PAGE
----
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Exercise and HbA1c
May 11, 2011
It has long been known that exercise can have substantial benefits for people with diabetes — both Type 1 and Type 2. It can increase insulin sensitivity, improve cardiovascular fitness, and help sustain weight loss. A common and desired outcome of exercise programs is a lower HbA1c level — particularly for Type 2 diabetes, in which case exercise alone may reduce blood glucose levels. As the number of people with Type 2 diabetes continues to rise — along with its associated medical costs — exercise programs may be an important and currently underused tool in the service of public health, and public finances. But how can the benefits of exercise be extended to the greatest possible number of people? And what does it take to achieve meaningful HbA1c reductions?
Over the years, different studies have explored the potential benefits of a wide variety of exercise programs in people with Type 2 diabetes. The authors of a clinical review published last week attempted to distill the results of these studies. Published in the Journal of the American Medical Association, the review examined 47 clinical trials from 1980 to the present. Of these 47 studies, 23 measured the impact of assigning participants to a structured exercise program; the other 24 tested the effect of giving out exercise advice (often in combination with other advice). Each study lasted at least 12 weeks. Overall, structured exercise programs won out over exercise advice, with an average HbA1c reduction of 0.67% compared with the control group in each study; exercise advice saw an average drop of 0.43% compared with each control group.
Within structured exercise programs, aerobic exercise programs had the best result, with an average HbA1c reduction of 0.73% compared with control groups; resistance programs saw a 0.57% drop, while programs that combined both cardio and resistance saw only a 0.51% drop. Among all structured exercise programs, those that demanded more than 150 minutes of exercise each week were associated with a 0.89% drop in HbA1c; those that demanded 150 minutes or less led to a 0.36% drop. In the separate category of exercise advice, only exercise advice combined with dietary advice was found to reduce HbA1c, with an average reduction of 0.58%; exercise advice alone had no net effect, leading to the overall 0.43% HbA1c drop associated with exercise advice.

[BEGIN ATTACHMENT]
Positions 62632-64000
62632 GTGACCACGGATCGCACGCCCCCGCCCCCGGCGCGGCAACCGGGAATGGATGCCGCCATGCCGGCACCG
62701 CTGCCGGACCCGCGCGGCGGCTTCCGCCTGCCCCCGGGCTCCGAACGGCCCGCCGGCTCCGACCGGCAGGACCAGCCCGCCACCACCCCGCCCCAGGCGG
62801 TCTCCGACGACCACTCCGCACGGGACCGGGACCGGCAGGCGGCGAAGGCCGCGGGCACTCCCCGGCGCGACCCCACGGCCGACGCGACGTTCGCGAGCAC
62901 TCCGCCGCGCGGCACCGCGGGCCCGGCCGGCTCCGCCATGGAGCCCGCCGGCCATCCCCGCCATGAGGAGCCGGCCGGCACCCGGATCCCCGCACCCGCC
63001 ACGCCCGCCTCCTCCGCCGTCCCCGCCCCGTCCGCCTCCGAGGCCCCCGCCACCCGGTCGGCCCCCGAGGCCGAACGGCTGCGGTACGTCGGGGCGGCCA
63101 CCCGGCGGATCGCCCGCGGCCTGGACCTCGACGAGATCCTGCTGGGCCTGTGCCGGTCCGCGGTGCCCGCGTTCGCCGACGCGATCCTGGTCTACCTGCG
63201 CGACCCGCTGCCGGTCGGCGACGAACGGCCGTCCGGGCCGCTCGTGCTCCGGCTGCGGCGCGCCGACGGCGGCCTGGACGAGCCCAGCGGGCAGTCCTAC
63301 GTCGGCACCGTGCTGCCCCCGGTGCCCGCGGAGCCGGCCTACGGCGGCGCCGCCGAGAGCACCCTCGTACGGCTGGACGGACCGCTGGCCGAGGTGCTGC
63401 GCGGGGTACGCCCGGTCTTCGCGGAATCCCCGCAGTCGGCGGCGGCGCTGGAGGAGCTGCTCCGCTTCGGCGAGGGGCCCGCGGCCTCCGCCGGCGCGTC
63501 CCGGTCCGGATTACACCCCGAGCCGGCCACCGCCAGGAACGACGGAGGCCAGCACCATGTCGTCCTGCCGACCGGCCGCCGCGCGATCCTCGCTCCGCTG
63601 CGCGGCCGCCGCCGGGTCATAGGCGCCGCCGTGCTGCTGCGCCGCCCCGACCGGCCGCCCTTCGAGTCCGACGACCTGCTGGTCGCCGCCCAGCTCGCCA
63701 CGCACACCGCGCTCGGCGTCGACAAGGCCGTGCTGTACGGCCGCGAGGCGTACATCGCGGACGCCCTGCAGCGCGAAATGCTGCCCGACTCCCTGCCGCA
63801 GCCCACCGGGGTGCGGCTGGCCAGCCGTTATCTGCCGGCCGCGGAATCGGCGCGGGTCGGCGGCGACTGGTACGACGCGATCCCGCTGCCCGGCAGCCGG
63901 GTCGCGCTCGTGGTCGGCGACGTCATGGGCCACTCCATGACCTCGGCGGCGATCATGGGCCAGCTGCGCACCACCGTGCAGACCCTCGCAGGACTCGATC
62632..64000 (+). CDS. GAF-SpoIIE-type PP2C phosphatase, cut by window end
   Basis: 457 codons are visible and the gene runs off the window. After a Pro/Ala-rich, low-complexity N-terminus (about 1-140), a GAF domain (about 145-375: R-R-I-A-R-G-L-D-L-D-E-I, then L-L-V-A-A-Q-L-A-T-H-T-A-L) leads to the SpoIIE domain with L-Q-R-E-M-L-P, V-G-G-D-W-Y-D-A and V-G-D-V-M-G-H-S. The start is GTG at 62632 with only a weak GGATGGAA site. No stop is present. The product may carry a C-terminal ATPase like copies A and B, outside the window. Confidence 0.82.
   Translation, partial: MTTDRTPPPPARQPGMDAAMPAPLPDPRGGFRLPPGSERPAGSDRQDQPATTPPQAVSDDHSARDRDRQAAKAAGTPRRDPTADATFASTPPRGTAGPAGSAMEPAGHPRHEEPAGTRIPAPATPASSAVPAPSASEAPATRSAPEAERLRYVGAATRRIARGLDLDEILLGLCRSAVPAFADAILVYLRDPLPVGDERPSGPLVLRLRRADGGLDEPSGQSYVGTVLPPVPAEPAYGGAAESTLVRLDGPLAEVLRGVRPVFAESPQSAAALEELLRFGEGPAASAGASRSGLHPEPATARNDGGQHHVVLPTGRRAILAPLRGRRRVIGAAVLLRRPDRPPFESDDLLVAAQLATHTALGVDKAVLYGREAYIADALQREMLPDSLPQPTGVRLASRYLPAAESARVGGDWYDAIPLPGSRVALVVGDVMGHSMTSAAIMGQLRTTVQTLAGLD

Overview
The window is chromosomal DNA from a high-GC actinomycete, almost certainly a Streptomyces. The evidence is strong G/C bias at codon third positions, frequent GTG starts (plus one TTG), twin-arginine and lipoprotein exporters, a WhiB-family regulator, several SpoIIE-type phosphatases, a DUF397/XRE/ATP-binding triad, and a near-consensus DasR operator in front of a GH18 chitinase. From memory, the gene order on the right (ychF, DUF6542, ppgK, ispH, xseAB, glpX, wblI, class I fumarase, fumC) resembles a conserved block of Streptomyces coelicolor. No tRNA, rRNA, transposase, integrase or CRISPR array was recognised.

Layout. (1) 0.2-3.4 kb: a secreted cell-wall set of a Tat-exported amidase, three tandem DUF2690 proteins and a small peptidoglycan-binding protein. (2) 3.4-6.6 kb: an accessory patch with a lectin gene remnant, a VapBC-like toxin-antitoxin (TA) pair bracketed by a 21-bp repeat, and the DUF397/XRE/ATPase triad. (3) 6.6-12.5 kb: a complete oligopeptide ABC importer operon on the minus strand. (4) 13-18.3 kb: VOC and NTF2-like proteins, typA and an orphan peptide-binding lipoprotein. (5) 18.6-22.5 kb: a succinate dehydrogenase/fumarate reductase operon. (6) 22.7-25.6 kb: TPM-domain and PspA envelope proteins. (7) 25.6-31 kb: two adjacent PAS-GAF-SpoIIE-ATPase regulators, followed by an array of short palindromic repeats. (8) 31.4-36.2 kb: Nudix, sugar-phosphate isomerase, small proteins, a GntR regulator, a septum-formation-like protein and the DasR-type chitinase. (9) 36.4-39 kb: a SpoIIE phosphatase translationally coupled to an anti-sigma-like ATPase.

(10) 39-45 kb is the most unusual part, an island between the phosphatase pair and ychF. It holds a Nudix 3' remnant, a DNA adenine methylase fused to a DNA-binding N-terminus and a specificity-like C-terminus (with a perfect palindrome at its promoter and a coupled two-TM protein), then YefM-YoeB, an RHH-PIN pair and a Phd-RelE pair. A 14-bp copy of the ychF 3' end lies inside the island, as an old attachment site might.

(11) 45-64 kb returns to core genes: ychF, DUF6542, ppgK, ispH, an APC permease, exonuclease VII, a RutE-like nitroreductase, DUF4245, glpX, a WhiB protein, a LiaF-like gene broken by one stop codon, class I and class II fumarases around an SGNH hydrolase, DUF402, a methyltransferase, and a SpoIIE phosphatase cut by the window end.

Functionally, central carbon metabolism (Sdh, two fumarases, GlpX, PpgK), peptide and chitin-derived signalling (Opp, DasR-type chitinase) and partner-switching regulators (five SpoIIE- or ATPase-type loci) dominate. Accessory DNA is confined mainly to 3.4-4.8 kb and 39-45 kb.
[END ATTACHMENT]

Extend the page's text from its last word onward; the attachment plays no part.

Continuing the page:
A Reuters article on the review notes that to confirm the superiority of structured exercise programs over exercise advice, there would need to be a study directly comparing the two. Nevertheless, it makes intuitive sense that people would be more likely to exercise under supervision than if left to their own devices. The article also notes that such exercise programs may be able to help slow the growth of health-care costs associated with diabetes and prediabetes, which are projected to rise from $194 billion to almost $500 billion in the United States by the end of the decade.
What do you think — should health insurance plans cover exercise programs as a treatment for Type 2 diabetes or prediabetes? If so — and if they are shown to save money — should they cover exercise programs or gym memberships for everyone, or everyone over a certain age? Should doctors fill out prescriptions for exercise programs, just as they do for drugs? Do you believe you would exercise more if you were enrolled in a supervised program at no cost? Have you already tried a structured exercise program designed to combat diabetes? Leave a comment below!
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